At Symflower we strive for continuous improvement at all levels and areas. From our point of view this principle is only possible through joint reflection and an open feedback culture throughout the organisation. In order to make this happen we apply Scrum retrospectives on a regular basis. In this blog post we provide you an understanding of how we adapted this well-known tool from agile software development and we solve the mystery behind the fancy “retro box”.
In our experience continuous improvement of a company’s processes is only doable if you reflect together as a team. Each team member of Symflower is encouraged to express their suggestions but also their concerns. To facilitate this process we initiate a retrospective after each completed sprint, do regular retrospectives for milestones/features/bugs/incidents and also do 1:1 retrospectives.
The term retrospective originates from the agile software development practice and is recommended by the Scrum framework. Each work cycle, also known as a sprint, is given a certain time window. Depending on the company, the duration of a sprint is usually between two and four weeks. At the end of the sprint, the results of that sprint are discussed in the team. The focus is not only on the output itself but should include other factors too. Such as the way how these results were achieved and how workflows can be improved for the next sprint. Additionally the retrospective also offers a protected space that should allow participants to raise their concerns or even more sensitive issues.
We at Symflower have managed to involve the whole team in this process. In this way we can ensure that every employee can express her or his ideas and subsequently put them into practice. In our experience, such opportunities greatly enhance productivity, dynamics in the team itself and above all innovation in the company.
There are a multitude of different methods to do a retrospective. At Symflower we vary the different methods and variants on a regular basis. This way we provide variety and increase the likelihood of new inputs. After a certain number of sprints we switch to a different methodology. For example, we worked with the Starfish method when we introduced retrospectives to the company. At the moment we are using the 4L Retrospective (Liked, Learned, Lacked, Longed for).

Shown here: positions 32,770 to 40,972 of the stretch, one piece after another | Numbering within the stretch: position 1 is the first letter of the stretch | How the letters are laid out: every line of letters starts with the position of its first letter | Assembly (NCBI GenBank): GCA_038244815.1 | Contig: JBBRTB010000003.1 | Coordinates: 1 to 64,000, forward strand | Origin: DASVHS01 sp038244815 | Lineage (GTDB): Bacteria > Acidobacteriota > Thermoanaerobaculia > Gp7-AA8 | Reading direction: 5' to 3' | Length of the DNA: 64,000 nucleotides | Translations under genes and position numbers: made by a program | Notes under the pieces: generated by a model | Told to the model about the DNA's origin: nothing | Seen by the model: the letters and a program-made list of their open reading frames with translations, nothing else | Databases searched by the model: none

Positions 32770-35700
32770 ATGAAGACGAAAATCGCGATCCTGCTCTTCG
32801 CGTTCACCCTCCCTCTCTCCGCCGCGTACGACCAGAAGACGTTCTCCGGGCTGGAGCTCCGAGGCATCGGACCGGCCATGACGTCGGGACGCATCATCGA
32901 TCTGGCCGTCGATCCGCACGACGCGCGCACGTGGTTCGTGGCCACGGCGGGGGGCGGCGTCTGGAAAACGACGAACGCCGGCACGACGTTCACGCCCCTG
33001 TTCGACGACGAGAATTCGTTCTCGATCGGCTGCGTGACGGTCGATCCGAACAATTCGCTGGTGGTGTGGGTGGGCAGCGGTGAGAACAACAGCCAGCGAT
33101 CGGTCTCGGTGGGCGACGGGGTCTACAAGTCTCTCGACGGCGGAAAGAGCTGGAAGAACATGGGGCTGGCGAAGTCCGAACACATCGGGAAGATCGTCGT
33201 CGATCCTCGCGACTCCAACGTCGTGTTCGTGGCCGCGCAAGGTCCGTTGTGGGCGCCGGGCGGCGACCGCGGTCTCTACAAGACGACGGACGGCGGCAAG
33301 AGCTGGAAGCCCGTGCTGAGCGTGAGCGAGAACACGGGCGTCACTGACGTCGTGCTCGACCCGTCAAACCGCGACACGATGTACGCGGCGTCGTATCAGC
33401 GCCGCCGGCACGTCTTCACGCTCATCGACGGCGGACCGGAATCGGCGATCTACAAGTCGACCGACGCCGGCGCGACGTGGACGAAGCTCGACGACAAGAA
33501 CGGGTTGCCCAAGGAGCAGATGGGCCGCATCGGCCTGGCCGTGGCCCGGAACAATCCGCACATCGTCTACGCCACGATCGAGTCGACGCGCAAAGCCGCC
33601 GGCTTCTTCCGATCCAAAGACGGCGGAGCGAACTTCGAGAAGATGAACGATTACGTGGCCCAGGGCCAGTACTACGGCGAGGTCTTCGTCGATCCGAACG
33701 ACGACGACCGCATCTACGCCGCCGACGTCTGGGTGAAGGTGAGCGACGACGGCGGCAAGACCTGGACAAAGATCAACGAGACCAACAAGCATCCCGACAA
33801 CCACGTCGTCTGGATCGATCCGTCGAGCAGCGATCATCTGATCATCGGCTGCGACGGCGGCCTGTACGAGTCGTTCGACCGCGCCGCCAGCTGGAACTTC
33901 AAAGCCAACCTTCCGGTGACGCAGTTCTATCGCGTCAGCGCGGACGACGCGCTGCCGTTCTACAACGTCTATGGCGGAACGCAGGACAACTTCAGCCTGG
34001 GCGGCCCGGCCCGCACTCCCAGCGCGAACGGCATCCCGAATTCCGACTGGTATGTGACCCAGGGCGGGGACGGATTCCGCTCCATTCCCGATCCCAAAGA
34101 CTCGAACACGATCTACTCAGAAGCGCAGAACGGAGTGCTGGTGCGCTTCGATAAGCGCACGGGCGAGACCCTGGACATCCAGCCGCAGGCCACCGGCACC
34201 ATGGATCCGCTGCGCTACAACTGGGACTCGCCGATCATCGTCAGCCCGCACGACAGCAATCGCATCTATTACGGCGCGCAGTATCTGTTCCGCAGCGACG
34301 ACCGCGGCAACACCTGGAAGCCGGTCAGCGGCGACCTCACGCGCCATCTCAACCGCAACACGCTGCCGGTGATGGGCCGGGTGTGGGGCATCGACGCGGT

The methods may vary but there is always a constant: Each team member prepares in advance and makes her/his notes on a post-it. Afterwards, a random selected person talks about her/his inputs. The individual categories are gone through gradually. As soon as the first person has finished, he/she chooses the next colleague in the round. This procedure continues until everyone had their turn. In the meantime, there is always one individual who is responsible for the documentation and one who defines the retrospective actions that can be derived from the inputs.
There are many more alternatives, that are suitable for a retrospective. But all of them have one thing in common: Collecting and documenting items that were created during the sprint. However the exchange among each other should be the primary goal. An organization can learn a lot from its employees and thus continuously improve its processes.
In addition to feedback with the entire team, we also conduct smaller retrospective sessions. They usually relate to a specific topic that is currently present in the company. The directly affected team members reflect on a certain milestone/feature/bug/incident, which was particularly intensive and time consuming. For example, we did a design retrospective, which affected the redesign of our new website. The main focus was on the graphic design process and what we can learn for future projects. Based on the mutual exchange, we were able to identify certain conflict potentials and areas of improvement. Not only did we improve the efficiency of a multitude of areas, but it also lead to an improved understanding of each other, which helped to work better together as a team.
The retrospective which we described so far, concerns the entire team. In traditional appraisal interviews you get feedback from your supervisor. What is missing, however, is a mechanism which encourages feedback between colleagues. They often have a much better insight into the working methods of their colleagues than any supervisor can have. For this reason we have introduced 1:1 retrospectives at Symflower.
Each sprint, colleagues are chosen at random which then choose another person from the team during the sprint to provide feedback to each other. These sessions are considered private to allow for deeper conversations and personal growth but more often than not especially great ideas for the company come from these talks.
The basic idea behind this box is that we want to ensure that no input gets lost. As soon as an employee comes across a topic he/she wants to discuss in the upcoming retrospective session, he/she writes the topic down on a note. The note is then thrown in our box. This way we ensure that no idea, criticism or positive experience is forgotten. Such a box is especially important since ideas and criticisms at the beginning of a sprint are often forgotten at the end of a sprint.
Since a plain cardboard box from the furniture warehouse was simply too boring for us, we asked our “young Symflowers” for support. Well, what shall we say: We are more than impressed by the result of what the children of our employee Mario have created for us. But see for yourself…
P.S.: Orders are still possible until further notice 😊